• 2 tbsp red wine vinegar
  • 15g dill, leaves picked
  • 15g mint, leaves picked
  • 40g feta cheese

Preheat the oven to 200C/400F/gas 6.

Cook the potatoes in plenty of boiling salty water for 20 minutes or until tender, then drain and steam dry in the pot. Tip the potatoes into a large roasting tray and drizzle with 2 tbsp of oil, then add a good pinch of sea salt and black pepper.

Add the bashed garlic cloves to the tray, then roast for 20 minutes.

Scatter the lemon zest, rosemary and flour over the potatoes, then toss together. Squash the potatoes flat with a potato masher and roast for 30 minutes, or until golden and crispy.

Meanwhile, put the cucumber, radishes and red onion into a bowl with the mustard, vinegar and half the lemon juice.

When the potatoes are cooked, season the pickle with salt and pepper and stir through the herbs, then put the pickled mixture on top of the hot potatoes and mix just before serving. Crumble over the feta cheese and add some extra lemon if you like.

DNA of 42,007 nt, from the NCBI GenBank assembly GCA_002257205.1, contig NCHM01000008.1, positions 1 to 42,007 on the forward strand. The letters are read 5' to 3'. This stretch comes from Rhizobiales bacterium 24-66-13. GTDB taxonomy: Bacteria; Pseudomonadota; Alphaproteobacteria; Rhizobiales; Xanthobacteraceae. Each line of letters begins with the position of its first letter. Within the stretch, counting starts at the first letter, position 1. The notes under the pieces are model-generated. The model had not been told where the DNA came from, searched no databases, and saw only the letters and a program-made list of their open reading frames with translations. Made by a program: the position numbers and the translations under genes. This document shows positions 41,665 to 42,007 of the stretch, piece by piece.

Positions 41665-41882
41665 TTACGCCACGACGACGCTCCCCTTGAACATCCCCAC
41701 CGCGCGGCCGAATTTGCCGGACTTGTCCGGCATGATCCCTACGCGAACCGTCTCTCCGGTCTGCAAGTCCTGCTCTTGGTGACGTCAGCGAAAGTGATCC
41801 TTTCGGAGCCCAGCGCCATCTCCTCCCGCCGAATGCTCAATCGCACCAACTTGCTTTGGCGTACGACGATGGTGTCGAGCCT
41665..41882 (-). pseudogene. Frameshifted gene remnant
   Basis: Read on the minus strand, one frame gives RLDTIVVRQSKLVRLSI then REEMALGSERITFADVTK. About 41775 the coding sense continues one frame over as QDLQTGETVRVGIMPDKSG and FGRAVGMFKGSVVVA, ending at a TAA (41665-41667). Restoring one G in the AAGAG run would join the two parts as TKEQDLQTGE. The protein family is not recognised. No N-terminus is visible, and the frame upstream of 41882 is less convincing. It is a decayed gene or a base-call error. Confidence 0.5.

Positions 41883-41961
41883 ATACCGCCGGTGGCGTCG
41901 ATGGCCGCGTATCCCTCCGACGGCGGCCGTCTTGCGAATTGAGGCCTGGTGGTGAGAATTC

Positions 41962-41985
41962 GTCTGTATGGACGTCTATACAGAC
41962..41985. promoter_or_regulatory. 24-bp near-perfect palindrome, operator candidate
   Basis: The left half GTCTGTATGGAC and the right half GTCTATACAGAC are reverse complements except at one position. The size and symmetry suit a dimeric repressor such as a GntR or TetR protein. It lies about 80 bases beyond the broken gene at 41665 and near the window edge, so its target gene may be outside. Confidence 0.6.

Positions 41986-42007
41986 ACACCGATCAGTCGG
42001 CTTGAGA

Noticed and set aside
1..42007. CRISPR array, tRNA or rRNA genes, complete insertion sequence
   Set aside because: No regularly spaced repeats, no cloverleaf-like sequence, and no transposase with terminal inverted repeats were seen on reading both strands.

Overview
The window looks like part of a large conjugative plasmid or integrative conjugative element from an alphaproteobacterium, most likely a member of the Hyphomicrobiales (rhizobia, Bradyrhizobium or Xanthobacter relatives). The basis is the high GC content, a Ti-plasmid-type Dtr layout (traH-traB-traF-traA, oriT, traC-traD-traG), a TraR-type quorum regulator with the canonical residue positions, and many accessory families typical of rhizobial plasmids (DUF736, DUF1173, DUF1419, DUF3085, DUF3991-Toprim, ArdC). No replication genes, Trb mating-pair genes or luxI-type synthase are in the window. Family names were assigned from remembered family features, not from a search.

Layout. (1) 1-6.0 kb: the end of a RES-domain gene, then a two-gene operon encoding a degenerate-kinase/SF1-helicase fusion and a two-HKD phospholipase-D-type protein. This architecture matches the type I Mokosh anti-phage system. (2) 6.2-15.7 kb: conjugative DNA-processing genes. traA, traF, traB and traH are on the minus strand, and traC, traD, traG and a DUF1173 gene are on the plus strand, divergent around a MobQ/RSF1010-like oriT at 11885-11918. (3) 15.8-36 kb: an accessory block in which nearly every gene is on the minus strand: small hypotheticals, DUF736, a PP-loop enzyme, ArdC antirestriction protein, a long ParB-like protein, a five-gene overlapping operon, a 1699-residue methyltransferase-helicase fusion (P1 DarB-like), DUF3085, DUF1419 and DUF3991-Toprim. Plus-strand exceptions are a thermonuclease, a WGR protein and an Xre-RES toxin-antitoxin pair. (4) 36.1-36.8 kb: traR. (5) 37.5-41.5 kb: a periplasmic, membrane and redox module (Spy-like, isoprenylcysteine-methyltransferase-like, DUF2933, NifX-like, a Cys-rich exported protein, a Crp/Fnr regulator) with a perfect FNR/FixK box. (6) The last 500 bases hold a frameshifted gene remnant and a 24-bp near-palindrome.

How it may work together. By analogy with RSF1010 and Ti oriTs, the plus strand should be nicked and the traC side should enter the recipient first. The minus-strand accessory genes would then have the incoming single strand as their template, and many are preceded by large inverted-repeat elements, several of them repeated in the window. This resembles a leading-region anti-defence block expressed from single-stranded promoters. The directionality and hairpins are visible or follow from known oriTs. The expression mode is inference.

(Original recipe from Veg by Jamie Oliver, Michael Joseph, 2019.)

 

 

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Fig, Blue Cheese & Walnut Salad

There are figs going cheap everywhere at the moment and we’re trying to find lots of things to do with them. This salad by Thomasina Miers is delicious and full of autumnal flavours.

Wine Suggestion: if you feel like wine with your salad choose a fresh, unoaked white. There’s plenty of options but we like Jean-Michel Gerin’s le Champine Viognier from the northern Rhone which sits nicely with all the components here.